The blue slip: A soon-to-be extinct ideological tool?
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Senate Republicans and Democrats are headed for a showdown over whether to keep or do away with the blue slip and its power to block judicial nominations. Given its recent track record of ideological abuse, the blue slip likely is headed for extinction. Just as senators extirpated the filibuster after it became a filthy kennel of ideological obstruction, so too are they likely to terminate the blue slip.

For those unfamiliar with the blue slip, a brief primer follows. As its name (surprisingly accurately) suggests, the blue slip is a blue slip of paper home state senators return to the Senate Judiciary chairman indicating whether they support or oppose a particular nominee to a federal judicial position in their state. (Senators can blue slip other federal nominations tied to their states, but the largest disputes occur over judicial nominations.) A senator can try to block the nomination by returning a negative blue slip to the Senate Judiciary Committee chairman or by failing to return the blue slip at all. When a senator “blue slips” a nominee, the Judiciary chairman must determine whether to move forward with the nomination. In most instances, a blue slipped nominee has a difficult time getting through the senate. What is particularly interesting about the blue slip process is that it occurs outside the public’s view. The blue slip never actually sees daylight unless the blue slipping senator publicly announces his or her actions.


In a recent study, my coauthors and I examined the conditions under which senators used the blue slip to block judicial nominations to lower federal courts. We obtained data on every nomination to the federal district and circuit courts between the 107th and 110th congresses (2001-2008), and whether the two home state senators blue slipped any of those nominees.

For nominees to the federal district court (the federal trial court), the results were mixed. The data showed that senators blue slipped district court nominees for ideological reasons, but were not completely beholden to their ideological impulses. As the ideological distance between a senator and the nominee increased, so too did the likelihood that the senator would blue slip the nominee. The data also showed, though, that senators were significantly less likely to blue slip nominees that possessed greater qualifications. In other words, while senators were most likely to blue slip ideologically distant district court nominees in general, they were much more likely to blue slip distant-unqualified nominees than distant-highly qualified nominees. Qualifications mitigated the negative effect of ideological distance.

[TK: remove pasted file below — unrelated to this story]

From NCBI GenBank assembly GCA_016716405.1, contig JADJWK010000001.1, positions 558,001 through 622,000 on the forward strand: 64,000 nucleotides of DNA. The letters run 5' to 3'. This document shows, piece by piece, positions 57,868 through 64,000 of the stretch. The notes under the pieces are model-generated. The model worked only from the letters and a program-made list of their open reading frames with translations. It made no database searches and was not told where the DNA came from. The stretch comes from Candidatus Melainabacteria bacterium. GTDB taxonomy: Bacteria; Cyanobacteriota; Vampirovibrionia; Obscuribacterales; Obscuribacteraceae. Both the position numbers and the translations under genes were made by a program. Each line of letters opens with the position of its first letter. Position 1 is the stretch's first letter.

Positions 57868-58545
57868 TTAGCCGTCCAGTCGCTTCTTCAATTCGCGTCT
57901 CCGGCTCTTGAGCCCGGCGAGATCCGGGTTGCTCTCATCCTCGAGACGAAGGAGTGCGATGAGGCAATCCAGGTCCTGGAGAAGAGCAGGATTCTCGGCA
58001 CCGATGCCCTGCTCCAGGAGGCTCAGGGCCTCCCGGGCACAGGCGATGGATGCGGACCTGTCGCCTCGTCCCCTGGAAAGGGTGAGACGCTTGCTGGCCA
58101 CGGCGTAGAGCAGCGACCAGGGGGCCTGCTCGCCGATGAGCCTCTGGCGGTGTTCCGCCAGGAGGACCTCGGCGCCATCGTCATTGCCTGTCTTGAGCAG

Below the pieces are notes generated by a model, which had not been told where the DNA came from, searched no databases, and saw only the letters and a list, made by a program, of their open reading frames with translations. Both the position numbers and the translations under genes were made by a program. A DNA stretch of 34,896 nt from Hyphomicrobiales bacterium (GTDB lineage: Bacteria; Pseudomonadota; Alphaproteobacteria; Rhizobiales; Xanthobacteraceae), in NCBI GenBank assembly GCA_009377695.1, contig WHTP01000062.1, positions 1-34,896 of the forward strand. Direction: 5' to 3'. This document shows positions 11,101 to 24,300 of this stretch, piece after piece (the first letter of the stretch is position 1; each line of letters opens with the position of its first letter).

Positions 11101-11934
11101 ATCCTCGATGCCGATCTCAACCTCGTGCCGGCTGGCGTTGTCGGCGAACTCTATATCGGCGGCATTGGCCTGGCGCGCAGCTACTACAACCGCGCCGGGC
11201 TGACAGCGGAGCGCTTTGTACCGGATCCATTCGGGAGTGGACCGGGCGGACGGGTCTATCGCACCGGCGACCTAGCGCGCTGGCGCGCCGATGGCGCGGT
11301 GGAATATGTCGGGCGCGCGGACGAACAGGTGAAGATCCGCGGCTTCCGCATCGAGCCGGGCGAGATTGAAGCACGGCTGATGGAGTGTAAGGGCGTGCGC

That’s the “good” news. Here’s the bad news: When it comes to circuit court nominees—appellate court positions with considerably more legal policymaker power—all bets are off. Senators used the blue slip to obstruct (again, in private) circuit court nominees almost entirely for ideological reasons. As senators became increasingly distant ideologically from circuit court nominees, they were more likely to blue slip the nomination. Importantly, though, stellar qualifications failed to protect circuit court nominees from ideologically driven senators. Indeed, senators were just as likely to blue slip a distant-highly qualified circuit court nominee as they were a distant-unqualified circuit court nominee. Put simply, the data suggest senators care little about circuit court nominee qualifications when it gets in the way of their ideological goals of packing the circuits with ideological allies.

And that’s not all. The data paint an even clearer picture of opportunistic blue slipping behavior by senators. They were more likely to blue slip nominees as the end of the congressional session neared. Blue slipping near the end of a session is more useful to senators because it allows them to exact greater concessions from presidents seeking to place their nominees in office with a ticking clock.

The modern nomination and confirmation process is a mess with no clear moral high ground in it. Not even John Deere could make a machine to till that ground today. What is clear, though, is that Senate Democrats will blue slip President Trump’s judicial nominees, especially his circuit court nominees. Indeed, they have already threatened to blue slip a few. They will argue, as Republican senators did when they faced Democrat presidents, that the blue slip is an honorable practice that protects home state prerogatives and is heir to the (regrettably, now outdated) notion of institutional courtesy among senators.

While home state prerogatives clearly are important, and senatorial civility would be welcome, the data suggest that the blue slip has moved beyond these justifications and has outlived its usefulness. It has become a tool of ideological obstruction and is likely to become extinct in short order. 

Ryan Owens is a political science professor at the University of Wisconsin-Madison. He also is an Honorary Fellow in the Institute for Legal Studies.

The views expressed by this author are their own and are not the views of The Hill.